After Jean-Michel Basquiat - Evening & Day Editions London Thursday, June 6, 2024 | Phillips
  • “Jean-Michel was confident… Instead of waiting for someone to crown him, he crowned himself. It was kind of a statement…saying I know who I am.”
    —Lisane Basquiat

    Jean-Michel Basquiat’s Cabeza of 1982 depicts a figure against a cadmium yellow background rendered with haphazard strokes of thick gestural marks. The figure points hesitantly to himself, as if unsure. The suggestion of hair through the jagged lines to the right of the figure’s head alludes to Basquiat’s own hair, as depicted similarly in his previous self-portraits. He grits his teeth, undeterminably a smile or a grimace. The ambiguity continues in the mysterious Greek word “AOPKHES”, which appears on the figure’s lapel and is also found scattered throughout Basquiat’s body of work. When paired with the simple title “Head” translated from Spanish, the works alludes to ideas surrounding identity and perception. Through text and image, therefore, Basquiat transforms his artistic identity by inserting himself figuratively into to the pantheon of Ancient Greek artists who created “perfection” in their depiction of nude figures, revered throughout history for centuries. Entering himself into the artistic canon in this way is a call for recognition, to be compared to the masters; after all, he is labelled as one of them. The metaphor ends not with Basquiat’s own artistic identity but extends to that of other African Americans whose work, talent, and identity have been unrecognised and overlooked. Often lauding black figures – from sportsmen to musicians – Basquiat centralised them in his work, stating: “the Black person is the protagonist in most of my painting. I realised that I didn’t see many paintings with Black people in them.”


    Kehinde Wiley, Louis XIV, the Sun King, 2006, lot 137, Evening & Day Editions, 7-8 June 2024

    Basquiat’s centralisation of black figures draws parallels with the work of Kehinde Wiley, who ingeniously appropriates grand European portraiture traditions to shine light on African-American figures that have been excluded from representation. Using a notoriously exclusive category of art that was reserved for only the highest of Western society – dukes, lords, and royalty – Wiley inserts black figures into these historically impenetrable roles, giving them the status and grandeur they deserve. In the bust Louis XVI, The Sun King of 2006 for example, Wiley reimagines a young black man dressed in contemporary urban street attire poised as a seventeenth-century monarch. Influenced by Bernini, a Baroque Italian master of marble, the figure turns in resolute composure while a gust of wind billows his hoodie, as if calmly facing a challenge. Assuming a powerful posture that exudes confidence and splendour, Wiley continues Basquiat’s unique trope of coronating black men, affording them the status of kings.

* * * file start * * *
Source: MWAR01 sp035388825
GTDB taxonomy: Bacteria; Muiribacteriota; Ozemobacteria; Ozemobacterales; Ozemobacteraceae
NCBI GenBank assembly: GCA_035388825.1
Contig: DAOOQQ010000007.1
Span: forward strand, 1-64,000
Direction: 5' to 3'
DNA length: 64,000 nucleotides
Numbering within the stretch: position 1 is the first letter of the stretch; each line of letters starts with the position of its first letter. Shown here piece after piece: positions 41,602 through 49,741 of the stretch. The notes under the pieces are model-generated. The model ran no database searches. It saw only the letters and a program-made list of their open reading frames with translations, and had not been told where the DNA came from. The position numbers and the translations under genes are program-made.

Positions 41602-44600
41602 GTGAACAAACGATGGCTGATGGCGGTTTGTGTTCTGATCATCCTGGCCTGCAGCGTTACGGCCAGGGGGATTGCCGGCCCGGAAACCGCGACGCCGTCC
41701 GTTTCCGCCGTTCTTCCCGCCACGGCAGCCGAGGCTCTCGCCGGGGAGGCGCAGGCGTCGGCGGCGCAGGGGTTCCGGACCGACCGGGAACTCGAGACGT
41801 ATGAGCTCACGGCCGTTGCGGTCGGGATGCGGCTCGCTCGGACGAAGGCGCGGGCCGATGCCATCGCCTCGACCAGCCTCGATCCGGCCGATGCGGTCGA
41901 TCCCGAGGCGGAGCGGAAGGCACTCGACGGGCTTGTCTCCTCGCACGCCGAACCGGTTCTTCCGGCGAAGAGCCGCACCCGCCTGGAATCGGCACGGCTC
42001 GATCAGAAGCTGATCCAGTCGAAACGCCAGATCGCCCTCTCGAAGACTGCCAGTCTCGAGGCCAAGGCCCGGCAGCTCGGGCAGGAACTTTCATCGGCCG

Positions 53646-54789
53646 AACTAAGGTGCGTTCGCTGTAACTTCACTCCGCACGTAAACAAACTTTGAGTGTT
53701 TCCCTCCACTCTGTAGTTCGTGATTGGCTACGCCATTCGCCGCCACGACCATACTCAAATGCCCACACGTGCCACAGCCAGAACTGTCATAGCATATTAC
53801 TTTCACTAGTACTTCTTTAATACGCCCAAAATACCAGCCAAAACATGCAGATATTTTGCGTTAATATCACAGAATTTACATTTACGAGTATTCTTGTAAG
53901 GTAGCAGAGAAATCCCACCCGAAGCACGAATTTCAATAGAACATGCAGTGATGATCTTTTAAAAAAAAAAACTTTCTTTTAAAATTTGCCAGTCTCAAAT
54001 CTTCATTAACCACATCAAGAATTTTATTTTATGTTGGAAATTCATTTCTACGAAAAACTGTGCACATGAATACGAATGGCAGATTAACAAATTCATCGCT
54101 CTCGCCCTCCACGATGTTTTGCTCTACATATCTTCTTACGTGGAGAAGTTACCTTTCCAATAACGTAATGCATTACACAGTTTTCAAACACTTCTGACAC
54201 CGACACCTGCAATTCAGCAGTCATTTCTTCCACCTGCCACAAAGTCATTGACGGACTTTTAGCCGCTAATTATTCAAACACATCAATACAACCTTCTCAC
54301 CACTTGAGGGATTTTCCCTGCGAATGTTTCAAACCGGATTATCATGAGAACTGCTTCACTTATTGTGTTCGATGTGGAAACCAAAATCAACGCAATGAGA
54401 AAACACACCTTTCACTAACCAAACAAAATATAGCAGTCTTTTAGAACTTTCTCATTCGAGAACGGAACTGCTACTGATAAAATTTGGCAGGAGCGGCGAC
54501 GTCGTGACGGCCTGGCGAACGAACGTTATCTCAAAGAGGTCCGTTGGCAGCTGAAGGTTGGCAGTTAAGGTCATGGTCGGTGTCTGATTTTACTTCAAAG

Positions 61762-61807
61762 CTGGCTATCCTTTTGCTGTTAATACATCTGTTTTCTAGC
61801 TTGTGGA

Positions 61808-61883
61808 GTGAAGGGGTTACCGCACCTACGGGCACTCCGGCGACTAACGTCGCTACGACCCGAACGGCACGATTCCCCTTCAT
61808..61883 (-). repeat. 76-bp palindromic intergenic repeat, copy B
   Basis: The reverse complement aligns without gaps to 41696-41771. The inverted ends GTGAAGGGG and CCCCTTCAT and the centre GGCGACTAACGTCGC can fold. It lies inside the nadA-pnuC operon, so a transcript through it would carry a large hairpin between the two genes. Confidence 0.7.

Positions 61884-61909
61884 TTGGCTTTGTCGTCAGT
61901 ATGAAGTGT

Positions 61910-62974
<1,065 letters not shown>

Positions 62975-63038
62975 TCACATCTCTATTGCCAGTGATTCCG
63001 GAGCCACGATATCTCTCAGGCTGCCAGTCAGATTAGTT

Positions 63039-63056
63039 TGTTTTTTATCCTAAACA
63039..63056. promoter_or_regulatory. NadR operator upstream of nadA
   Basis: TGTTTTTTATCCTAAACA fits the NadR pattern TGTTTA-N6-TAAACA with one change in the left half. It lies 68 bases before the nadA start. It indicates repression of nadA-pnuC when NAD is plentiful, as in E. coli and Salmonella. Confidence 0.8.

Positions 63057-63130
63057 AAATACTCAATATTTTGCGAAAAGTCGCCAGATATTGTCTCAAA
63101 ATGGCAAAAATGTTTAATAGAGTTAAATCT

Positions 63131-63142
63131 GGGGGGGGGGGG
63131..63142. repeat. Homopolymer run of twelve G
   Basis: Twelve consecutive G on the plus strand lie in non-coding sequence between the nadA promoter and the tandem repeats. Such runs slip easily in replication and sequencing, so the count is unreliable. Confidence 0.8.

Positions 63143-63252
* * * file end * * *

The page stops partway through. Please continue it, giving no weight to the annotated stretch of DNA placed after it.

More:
Cabeza is one in a series of four prints that showcase Basquiat’s deepest and most profound engagement with history, language and identity. Lacking narrative sequence, Portfolio II exemplifies the artist’s extraordinary ability to weave together personal and historical narrative, creating a complex yet deeply individual commentary on identity, legacy and resistance. Throughout the works in Portfolio II there is a sense of defiance and urgency, collective memory and personal history. Each image stands alone as a testament to Basquiat’s intellectual curiosity while working as a whole to combat power structures and transcend prejudice. Portfolio II, therefore, embodies an intersection between a poignant social commentary and Basquiat’s personal narrative and search for identity.


Cabeza, from Portfolio II

Screenprint in colours, on Saunders Hot Press watercolour paper, the full sheet.
S. 139 x 101.2 cm (54 3/4 x 39 7/8 in.)
Numbered 38/85 in pencil on the front (there were also 15 artist's proofs), signed and dated '10.19.04' in pencil by Gerard Basquiat (Administrator of the Estate of Jean-Michel Basquiat) on a stamped Certificate of Authenticity on the reverse, published by David DeSanctis Contemporary Art, New York, framed.

Full Cataloguing

£50,000 - 70,000 

Sold for £88,900

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Evening & Day Editions

London Auction 6 - 7 June 2024